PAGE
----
Larch-clad volumes create a distinctive silhouette to entice drivers between Leeds and Harrogate to the complex that combines a garden centre, food hall and restaurant
When I learnt about farm shops in geography lessons, they were all about farmers diversifying. I understood that as selling their carrots direct from a shack. But now farm shops are big business. A recent study has estimated that the UK now has more than 1,500 such outlets, with annual sales of £1.4 billion. For Leeds-based ArkleBoyce Architects, the sector has been a new kind of challenge. Crimple, on the A61 near Harrogate, was its first experience of the typology, though it has led to more. ‘Four years ago we were doing zero,’ says ArkleBoyce director Graham Boyce. ‘Now we are doing 10.’
Rural roadside locations are best for farm shops and, happily for architects, both planners and punters are looking for some level of design. The farm setting is one of the attractors – albeit a cleaned-up, picturesque version. At Crimple, ArkleBoyce’s design evokes barn structures, its steel-framed larch-clad volumes, a saw-tooth roof and stepped profile giving a sense of different volumes and breaking up the mass while making for a distinctive silhouette for drivers passing between Leeds and Harrogate.
The practice was presented with a site that contained car parking galore, a garden centre in a lightweight structure and an ‘antique antique centre’ as Boyce puts it. ‘It was a bit of a mismatch really.’
Crimple’s owners, the Watson family, wanted volume with indirect natural light to display fresh produce. The building has to work as a restaurant, shopping food hall and garden centre (the latter a reclad).
Boyce and his co-director James Arkle were taken with the idea of a giant rural roof covering a variety of activities, including harvest festivals and the odd barn dance, though it is not clear that was ever in the client’s business plan! But it helped drive the clear span that provides the flexibility to move displays and functions around.
The saw-tooth roof with north lights works to moderate sunlight (south-facing roofs are kitted up with photovoltaic panels) while also acting as an integral part of the natural ventilation strategy (the north lights are on actuators attached to the building management system).
Timber cladding has both wide and narrow strips, giving a certain modulation and depth to the facade. Inside, steel trusses are exposed with just a coat of paint, creating a dramatic roofscape along rows of air ducts. Did the practice consider designing the structure in less carbon-costly timber? No, says Arkle, it didn’t really work with the diagram they had set themselves. ‘The scale of the building wasn't a timber-frame building. We wouldn’t have got those spans.’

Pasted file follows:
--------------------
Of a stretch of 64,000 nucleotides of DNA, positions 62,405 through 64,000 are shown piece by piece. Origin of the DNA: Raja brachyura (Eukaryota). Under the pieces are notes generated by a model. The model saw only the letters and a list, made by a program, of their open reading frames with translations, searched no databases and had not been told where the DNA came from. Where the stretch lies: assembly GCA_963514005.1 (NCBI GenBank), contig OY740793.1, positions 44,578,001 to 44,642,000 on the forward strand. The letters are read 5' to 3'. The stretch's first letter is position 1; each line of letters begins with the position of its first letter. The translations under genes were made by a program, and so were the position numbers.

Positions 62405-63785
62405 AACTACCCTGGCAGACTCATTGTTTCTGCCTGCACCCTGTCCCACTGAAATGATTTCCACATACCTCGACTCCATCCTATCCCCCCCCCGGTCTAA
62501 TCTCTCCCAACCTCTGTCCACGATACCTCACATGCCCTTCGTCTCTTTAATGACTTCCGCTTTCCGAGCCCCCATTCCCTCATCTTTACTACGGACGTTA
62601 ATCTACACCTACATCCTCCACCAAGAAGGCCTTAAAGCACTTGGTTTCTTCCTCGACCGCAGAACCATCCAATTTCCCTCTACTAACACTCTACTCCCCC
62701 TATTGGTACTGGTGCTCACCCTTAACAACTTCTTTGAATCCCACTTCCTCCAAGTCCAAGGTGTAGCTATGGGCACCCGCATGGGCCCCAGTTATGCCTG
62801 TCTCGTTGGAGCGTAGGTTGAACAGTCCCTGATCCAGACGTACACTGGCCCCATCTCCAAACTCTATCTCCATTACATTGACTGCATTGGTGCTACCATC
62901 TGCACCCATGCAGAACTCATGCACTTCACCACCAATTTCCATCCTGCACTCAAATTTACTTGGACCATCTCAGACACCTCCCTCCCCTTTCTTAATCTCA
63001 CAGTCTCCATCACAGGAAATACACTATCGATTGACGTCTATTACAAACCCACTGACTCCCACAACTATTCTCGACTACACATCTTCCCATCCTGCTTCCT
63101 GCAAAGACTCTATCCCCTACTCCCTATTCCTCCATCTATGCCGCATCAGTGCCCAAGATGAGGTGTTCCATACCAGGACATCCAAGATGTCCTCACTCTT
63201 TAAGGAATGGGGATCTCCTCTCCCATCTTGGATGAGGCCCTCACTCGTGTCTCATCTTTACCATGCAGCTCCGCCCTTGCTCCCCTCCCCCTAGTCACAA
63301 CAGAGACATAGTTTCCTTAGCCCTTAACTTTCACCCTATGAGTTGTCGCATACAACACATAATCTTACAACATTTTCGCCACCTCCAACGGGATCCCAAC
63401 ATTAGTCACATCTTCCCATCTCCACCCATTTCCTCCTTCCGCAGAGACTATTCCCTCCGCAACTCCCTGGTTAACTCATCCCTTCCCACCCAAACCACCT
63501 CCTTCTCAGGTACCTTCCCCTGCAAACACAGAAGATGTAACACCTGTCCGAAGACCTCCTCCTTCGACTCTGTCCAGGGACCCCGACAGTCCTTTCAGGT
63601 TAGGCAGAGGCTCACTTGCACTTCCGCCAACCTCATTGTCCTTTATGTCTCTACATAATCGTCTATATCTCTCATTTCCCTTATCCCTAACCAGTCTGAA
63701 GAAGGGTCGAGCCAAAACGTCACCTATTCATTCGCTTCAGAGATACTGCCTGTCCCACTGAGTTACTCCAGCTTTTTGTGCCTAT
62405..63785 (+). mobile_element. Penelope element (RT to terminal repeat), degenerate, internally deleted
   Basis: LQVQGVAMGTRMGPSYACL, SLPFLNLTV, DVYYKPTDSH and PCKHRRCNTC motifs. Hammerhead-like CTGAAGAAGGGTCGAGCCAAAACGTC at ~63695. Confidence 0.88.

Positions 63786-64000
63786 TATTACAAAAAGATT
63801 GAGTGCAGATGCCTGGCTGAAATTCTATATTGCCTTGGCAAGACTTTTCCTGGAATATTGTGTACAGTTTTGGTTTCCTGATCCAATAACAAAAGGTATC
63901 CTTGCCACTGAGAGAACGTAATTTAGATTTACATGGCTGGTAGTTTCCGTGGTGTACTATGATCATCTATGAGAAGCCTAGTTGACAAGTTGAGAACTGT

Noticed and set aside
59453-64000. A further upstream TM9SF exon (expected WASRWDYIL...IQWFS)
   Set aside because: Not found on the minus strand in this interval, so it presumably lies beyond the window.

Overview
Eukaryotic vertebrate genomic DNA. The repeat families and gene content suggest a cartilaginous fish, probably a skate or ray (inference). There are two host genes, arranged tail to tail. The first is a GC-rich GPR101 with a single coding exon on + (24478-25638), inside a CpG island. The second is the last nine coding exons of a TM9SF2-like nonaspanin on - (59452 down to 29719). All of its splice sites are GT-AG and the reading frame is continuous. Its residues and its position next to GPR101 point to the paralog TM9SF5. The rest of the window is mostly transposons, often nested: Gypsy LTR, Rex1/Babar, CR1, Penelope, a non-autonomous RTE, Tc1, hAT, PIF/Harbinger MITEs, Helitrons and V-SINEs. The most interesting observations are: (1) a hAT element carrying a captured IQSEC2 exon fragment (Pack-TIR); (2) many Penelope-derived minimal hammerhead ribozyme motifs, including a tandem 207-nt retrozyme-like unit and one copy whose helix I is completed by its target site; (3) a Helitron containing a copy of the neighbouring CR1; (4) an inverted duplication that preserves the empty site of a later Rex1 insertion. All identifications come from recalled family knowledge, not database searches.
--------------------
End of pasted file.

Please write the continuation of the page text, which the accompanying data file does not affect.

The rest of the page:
The customer journey starts in the car park; it always does at farm shops. But the garden centre’s external display provides a strong seasonal and green approach to the building, ensuring that even those who just go to pick up some milk and printed oven gloves get a sense of the wider offer. The building plan makes use of a single, clear entrance from where visitors can see everything and orientate themselves. The staff in the office can also see everything in the food hall as they are perched in a mezzanine, ‘a grandstand view’, says Boyce. From there, managers can see out, able to check staffing levels and spot if there is a queue for the deli.
The catering area has to work morning, noon and night, also functioning as a restaurant and a venue to hire. So, unlike in many farm shops, it is its own enclosed space, running through the centre of the building and out the other side to a terrace. At the front entrance, it spills out into a less formal café area with fun, bright Starck Masters chairs and views into the ‘bar and kitchen’ with its banquettes and exuberant plants. Alongside is a service spine.
ArkleBoyce also got to design the food hall interior, working out how the company might operate in the space and what would appeal to customers. Unsurprisingly, an agricultural theme was settled on, but one that gives a sense of the human side of food production. So in the deli and butchery there is a bit of Victorian scullery being channelled in the white tiles. Elsewhere, raked boxes display fresh fruit and vegetables, while jars and other sundries are gathered on wooden shelves on metal frames – echoing the steel trusses and the material language of the building itself. It shows quite how far the farm shop has moved on – in retail and architectural sophistication.
Client Graham and Tori Watson
QS and contract administrators Appleyard and Trew
Structural engineer Topping Engineers
M&E Nexus Allied
Principal designer PSC Consulting
Landscape and ecology Smeedon Foreman
Main contractor Sutcliffe Construction
Building control Stroma
Highways Fore Consulting